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Perez-Hernandez v. Johns

United States District Court, S.D. Georgia, Waycross Division

February 27, 2019

TRACY JOHNS, Respondent.



         Petitioner Jorge Perez-Hernandez's (“Perez-Hernandez”) filed this 28 U.S.C. § 2241 Petition originally as a mandamus action in the Northern District of Georgia. Doc. 1. That court directed that the cause of action be changed to a 28 U.S.C. § 2241 Petition and transferred the case to this District. Doc. 2. Respondent filed a Motion to Dismiss. Doc. 11. Perez-Hernandez did not file a response, despite having ample opportunity to do so. Docs. 12, 15, 17. For the following reasons, I RECOMMEND the Court GRANT Respondent's unopposed Motion to Dismiss and DISMISS Perez-Hernandez's Petition without prejudice for failure to exhaust his administrative remedies.[1] I further RECOMMEND that the Court DIRECT the Clerk of Court to CLOSE this case and enter the appropriate judgment of dismissal and DENY Perez-Hernandez leave to appeal in forma pauperis.


         In his Petition, Perez-Hernandez requests that Immigration and Customs Enforcement (“ICE”) remove his public safety factor (“PSF”) because he is a “non-deportable Alien.” Doc. 1 at 1. Specifically, Perez-Hernandez asserts that the immigration judge who presided over his removal proceedings ordered that his “exclusion and deportation from the United States to Cuba . . . is hereby withheld pursuant to Section 234(h) of the Act[.]” Id. Perez-Hernandez contends the immigration judge's order, coupled with the lack of a repatriation treaty between the United States and Cuba, effectively stayed his removal. Id. at 2. Perez-Hernandez maintains the PSF designation prevents him from a number of benefits he would be entitled to if he were housed in a Bureau of Prisons' (“BOP”) facility, such as participation in a drug-treatment program and admission to a halfway-house program. Id.

         Respondent moves to dismiss Perez-Hernandez's Petition for the following reasons: Perez-Hernandez failed to exhaust his administrative remedies; Perez-Hernandez asserts conditions-of-confinement claims that are not cognizable under § 2241; Perez-Hernandez is not in the custody of ICE; Perez-Hernandez's challenge to his status as a deportable alien exceeds the scope of judicial review of BOP's decisions; and Perez-Hernandez is not eligible for early release and participation in the BOP's residential drug-treatment program. Doc. 11. Perez-Hernandez requested, and the Court granted, two extensions of time for Perez-Hernandez to respond to Respondent's Motion to Dismiss. Docs. 15, 17. Despite the extensions, Perez-Hernandez did not respond to the Motion to Dismiss.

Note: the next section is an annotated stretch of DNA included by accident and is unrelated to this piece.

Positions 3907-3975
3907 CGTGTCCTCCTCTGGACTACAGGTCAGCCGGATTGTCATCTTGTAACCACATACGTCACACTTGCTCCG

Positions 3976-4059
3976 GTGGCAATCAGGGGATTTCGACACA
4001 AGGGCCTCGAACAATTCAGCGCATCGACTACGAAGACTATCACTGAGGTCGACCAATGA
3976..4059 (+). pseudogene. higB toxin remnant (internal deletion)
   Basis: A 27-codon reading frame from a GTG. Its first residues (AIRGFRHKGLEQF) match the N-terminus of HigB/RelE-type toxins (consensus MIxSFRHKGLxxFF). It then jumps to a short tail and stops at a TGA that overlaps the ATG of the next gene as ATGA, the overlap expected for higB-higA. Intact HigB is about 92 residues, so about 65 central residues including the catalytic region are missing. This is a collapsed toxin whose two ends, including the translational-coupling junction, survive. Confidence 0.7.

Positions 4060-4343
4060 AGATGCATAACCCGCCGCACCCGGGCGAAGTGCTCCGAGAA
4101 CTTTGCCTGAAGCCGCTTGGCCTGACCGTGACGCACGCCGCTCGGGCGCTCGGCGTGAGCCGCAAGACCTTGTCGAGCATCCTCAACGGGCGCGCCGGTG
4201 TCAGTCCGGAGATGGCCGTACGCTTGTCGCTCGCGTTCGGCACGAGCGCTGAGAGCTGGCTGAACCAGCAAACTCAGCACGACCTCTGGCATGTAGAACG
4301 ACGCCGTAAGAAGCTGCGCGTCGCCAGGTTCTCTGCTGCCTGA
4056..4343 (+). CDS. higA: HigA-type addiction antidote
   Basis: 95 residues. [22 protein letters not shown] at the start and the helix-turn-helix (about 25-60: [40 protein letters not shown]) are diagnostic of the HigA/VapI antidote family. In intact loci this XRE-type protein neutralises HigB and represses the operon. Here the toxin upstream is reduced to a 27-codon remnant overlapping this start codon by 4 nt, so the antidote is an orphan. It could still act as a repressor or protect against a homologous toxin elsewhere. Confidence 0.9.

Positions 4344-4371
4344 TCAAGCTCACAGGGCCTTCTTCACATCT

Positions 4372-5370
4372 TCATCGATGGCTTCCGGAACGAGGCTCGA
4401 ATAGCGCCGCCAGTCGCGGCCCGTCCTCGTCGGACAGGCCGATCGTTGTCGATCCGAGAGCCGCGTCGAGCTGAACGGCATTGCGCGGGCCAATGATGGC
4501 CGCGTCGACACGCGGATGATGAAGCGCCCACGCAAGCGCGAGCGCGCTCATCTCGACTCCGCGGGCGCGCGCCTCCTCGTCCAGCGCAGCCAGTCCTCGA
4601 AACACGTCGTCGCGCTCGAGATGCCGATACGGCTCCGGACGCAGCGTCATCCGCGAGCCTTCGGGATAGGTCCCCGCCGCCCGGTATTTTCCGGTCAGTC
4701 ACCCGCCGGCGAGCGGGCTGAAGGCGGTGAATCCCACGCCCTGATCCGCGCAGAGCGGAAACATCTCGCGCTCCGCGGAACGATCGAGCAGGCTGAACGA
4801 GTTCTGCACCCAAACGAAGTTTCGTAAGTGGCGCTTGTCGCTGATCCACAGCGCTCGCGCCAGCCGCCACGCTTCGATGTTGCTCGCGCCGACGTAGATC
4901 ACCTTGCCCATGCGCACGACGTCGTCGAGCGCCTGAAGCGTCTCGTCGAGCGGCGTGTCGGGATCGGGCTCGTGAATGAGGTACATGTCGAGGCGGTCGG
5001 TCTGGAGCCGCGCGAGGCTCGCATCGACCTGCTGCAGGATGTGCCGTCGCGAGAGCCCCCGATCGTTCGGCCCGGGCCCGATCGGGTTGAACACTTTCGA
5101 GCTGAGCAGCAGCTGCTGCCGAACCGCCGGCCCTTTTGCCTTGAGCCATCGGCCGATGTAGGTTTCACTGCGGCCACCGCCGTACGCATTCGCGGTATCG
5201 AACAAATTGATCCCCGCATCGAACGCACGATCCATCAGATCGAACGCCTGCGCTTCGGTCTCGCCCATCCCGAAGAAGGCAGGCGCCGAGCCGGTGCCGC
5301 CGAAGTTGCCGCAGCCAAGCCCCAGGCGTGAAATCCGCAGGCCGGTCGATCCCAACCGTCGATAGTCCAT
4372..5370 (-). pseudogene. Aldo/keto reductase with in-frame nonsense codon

I. Whether Perez-Hernandez Exhausted his Administrative Remedies

          A. Legal Requirements for Exhaustion

         The Eleventh Circuit Court of Appeals has held that a § 2241 petitioner's failure to exhaust administrative remedies is not a jurisdictional defect. Santiago-Lugo v. Warden, 785 F.3d 467, 474 (11th Cir. 2015); see also Fleming v. Warden of FCI Tallahassee, 631 Fed.Appx. 840, 842 (11th Cir. 2015) (“[Section] 2241's exhaustion requirement was judicially imposed, not congressionally mandated, and . . . nothing in the statute itself support[s] the conclusion that the requirement [is] jurisdictional.”). Nevertheless, the Eleventh Circuit has noted “that the exhaustion requirement is still a requirement and that courts cannot ‘disregard a failure to exhaust . . . if the respondent properly asserts the defense.'” Id. (citing Santiago-Lugo, 785 F.3d at 475).[2] Failure to exhaust administrative remedies is an affirmative defense, and inmates are not required to specially plead or demonstrate exhaustion in their complaint. Jones v. Bock, 549 U.S. 199, 216 (2007). Additionally, the United States Supreme Court has “held that the PLRA's [“Prison Litigation Reform Act's”] text suggests no limits on an inmate's obligation to exhaust- irrespective of any ‘special circumstances.' And that mandatory language means a court may not excuse a failure to exhaust, even to take such circumstances into account.” Ross v. Blake, 136 S.Ct. 1850, 1856 (2016).